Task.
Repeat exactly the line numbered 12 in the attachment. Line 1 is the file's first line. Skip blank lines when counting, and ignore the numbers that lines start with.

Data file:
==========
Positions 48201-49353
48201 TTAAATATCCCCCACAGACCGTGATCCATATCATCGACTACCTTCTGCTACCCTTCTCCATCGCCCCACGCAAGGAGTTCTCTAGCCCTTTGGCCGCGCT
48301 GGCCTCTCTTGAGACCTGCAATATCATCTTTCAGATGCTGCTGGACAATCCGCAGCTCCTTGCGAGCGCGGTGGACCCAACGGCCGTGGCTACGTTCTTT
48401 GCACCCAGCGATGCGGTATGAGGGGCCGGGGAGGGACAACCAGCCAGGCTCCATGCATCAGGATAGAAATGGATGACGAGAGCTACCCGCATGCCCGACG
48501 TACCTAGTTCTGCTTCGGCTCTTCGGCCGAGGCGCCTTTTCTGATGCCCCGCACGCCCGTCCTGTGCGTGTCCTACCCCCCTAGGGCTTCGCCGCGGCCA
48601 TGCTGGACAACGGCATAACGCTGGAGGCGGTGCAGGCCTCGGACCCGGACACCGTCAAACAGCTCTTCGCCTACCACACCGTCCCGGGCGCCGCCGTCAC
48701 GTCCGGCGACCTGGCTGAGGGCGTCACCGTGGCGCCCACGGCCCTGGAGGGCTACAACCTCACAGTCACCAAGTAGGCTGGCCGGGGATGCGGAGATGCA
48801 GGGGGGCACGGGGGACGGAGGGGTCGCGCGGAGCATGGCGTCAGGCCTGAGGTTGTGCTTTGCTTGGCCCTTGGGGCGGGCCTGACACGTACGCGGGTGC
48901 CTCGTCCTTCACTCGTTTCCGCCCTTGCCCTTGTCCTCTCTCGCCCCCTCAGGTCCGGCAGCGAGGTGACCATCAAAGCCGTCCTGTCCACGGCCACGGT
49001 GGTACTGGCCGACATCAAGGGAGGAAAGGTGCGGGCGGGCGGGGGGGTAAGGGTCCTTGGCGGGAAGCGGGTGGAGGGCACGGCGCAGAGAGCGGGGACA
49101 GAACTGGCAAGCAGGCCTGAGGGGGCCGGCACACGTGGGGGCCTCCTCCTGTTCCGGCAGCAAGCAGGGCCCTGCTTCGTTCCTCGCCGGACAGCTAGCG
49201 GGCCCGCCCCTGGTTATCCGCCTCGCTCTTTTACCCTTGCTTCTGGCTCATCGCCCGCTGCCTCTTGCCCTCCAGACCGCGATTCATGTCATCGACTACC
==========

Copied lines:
49201 GGCCCGCCCCTGGTTATCCGCCTCGCTCTTTTACCCTTGCTTCTGGCTCATCGCCCGCTGCCTCTTGCCCTCCAGACCGCGATTCATGTCATCGACTACC